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My Smithsonian Adventure
On August 3, 2002, it was my great honor and privilege to give a lecture at the Smithsonian Institution about mah-jongg. I didn't take any pictures in the lecture hall itself (there was one man who did - I hope he sends me his pictures!), but after the lecture I took a little walking exploration tour. That's one of the things I enjoy doing whenever I'm in another city. I walk around.
The lecture took place in the Smithsonian's S. Dillon Ripley Center. It's the small structure at lower right in this picture (above). Actually, this structure is just the top of the elevator shaft. The center is all underground. The lecture hall was quite sizeable. We only had around 60 attendees, but we had special table requirements (hey, we're talking mah-jongg here!) so the room was pretty darned full.
(Above) The ladies of the AMJA were there to help during the afternoon part of the lecture (this photo was taken during dinner the evening before). The morning was all lecture. I had a Powerpoint presentation on my laptop, and the Smithsonian staff provided a computer projector and a lapel microphone. You'll just have to believe me when I say that the presentation was informative, fun, and pure mah-jongg! In the afternoon I taught Asian-style mah-jongg at one table, and Lois and Dolores taught American-style at the other. As a finale, we teachers (and one student volunteer) sat down and played a quick exhibition game. Dolores won. She's the one on the left (she's a real gamer!). But Lois (right) is the one I have to thank for all the help. She brought mah-jongg sets for the beginners to practice with.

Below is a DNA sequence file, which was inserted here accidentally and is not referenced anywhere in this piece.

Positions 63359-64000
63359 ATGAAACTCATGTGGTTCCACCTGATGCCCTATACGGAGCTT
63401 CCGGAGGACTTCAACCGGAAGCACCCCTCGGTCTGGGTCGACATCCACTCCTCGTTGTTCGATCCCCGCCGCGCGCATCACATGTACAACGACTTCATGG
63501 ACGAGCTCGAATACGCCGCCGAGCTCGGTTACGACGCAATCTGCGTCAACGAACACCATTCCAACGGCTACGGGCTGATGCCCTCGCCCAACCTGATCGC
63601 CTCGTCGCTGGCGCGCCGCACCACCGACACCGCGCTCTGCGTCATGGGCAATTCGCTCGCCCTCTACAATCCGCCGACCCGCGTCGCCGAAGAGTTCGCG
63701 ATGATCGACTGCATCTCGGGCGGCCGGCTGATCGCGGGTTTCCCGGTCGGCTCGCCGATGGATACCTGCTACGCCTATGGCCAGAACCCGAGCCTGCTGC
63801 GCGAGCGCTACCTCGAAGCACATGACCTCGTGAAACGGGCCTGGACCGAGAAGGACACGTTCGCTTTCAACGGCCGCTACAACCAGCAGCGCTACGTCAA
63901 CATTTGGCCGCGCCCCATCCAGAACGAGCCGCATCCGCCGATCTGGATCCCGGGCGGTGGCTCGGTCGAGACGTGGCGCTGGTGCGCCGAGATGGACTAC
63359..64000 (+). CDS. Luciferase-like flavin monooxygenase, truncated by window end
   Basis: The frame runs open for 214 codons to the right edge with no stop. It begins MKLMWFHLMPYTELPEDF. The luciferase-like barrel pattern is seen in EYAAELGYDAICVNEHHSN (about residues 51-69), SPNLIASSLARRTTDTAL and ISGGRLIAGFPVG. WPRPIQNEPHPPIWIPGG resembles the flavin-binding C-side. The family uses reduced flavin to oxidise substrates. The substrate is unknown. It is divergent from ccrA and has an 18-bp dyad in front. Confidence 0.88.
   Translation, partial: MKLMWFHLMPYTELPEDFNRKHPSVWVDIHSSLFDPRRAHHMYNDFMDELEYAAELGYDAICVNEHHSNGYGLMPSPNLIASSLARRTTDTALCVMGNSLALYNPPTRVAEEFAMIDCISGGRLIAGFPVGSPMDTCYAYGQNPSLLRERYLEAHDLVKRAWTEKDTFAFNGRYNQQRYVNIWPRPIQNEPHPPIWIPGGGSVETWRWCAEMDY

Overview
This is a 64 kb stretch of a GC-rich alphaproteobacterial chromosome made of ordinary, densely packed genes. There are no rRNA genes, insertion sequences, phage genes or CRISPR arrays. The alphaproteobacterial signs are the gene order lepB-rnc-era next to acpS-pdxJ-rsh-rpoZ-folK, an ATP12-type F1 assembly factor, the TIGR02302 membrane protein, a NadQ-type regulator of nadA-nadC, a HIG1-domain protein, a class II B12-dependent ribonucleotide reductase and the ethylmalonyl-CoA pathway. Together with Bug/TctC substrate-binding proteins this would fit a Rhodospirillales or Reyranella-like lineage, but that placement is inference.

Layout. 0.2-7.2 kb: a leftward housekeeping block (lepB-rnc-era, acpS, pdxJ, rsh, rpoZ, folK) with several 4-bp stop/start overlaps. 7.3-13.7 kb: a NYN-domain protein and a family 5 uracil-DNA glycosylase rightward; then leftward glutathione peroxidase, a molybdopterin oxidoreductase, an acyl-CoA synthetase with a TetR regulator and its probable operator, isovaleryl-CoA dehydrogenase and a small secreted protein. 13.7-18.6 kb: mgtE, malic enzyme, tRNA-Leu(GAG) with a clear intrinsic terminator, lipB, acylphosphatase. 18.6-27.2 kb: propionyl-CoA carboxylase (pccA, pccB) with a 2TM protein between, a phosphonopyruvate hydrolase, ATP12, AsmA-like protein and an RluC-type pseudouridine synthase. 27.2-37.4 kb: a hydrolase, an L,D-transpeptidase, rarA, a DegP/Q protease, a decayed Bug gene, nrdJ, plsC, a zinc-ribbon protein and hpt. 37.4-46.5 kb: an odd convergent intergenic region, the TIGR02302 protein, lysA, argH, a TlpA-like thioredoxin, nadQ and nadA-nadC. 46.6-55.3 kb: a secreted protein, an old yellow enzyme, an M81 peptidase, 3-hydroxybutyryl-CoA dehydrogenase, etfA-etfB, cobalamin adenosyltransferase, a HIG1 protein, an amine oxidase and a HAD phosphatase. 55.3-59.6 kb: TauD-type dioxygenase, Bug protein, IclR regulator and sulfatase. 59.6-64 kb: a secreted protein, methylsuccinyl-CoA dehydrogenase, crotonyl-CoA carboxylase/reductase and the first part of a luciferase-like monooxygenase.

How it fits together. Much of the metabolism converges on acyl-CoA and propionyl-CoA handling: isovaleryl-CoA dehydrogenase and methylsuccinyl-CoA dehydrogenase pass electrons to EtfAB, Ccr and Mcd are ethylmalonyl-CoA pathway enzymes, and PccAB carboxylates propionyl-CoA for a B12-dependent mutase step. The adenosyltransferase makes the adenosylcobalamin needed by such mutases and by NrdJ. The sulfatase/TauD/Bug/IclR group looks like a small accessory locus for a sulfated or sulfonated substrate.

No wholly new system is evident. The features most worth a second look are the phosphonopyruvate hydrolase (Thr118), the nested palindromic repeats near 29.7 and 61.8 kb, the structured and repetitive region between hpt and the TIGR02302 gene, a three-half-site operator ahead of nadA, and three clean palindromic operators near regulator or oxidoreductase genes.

After the lecture (and a heavy rainstorm that turned into a continuing drizzle) I came back to the Smithsonian for my solo walking tour. You can see the S. Dillon Ripley Center behind me to the right (just next to my wristwatch in this picture, above).
(Above) From that same spot in front of the S. Dillon Ripley Center, you can look one way and see the Capitol Building.
And looking the other way you see the Washington Monument. That's the direction I walked. I went to the Washington Monument, the World War II Memorial under construction, the Vietnam Memorial, and the Lincoln Memorial. I walked across the bridge towards Robert E. Lee's house in Virginia. On the way back to where I was staying, I saw Watergate. I did have a lot of pictures here, but due to website traffic conditions I decided to cut down.
Next day, I wanted to see the White House before leaving Washington. And I wanted to use the subway to get close, before beginning my walk. I have been in subways in New York, London, Paris, Tokyo, Nagoya, San Francisco, Los Angeles, Hong Kong, and Montreal. I love traveling by subway almost as much as walking on the surface streets, whenever I visit another city. The Washington subway system is very nice (as you can see above).
Here I am at the White House. The street is blocked off to traffic (it wasn't like that the last time I came here, but that was over 30 years ago).
(Above) After seeing the White House, I took my time walking back to the hotel. Plenty of time to kill before I had to be at the airport! This lion statue was in front of some building near the White House. It reminded me of lion statues I'd seen in Hong Kong! But besides lions, Washington statuary also offered...
... and elephants!
Copyright 2002 Tom Sloper. All rights reserved.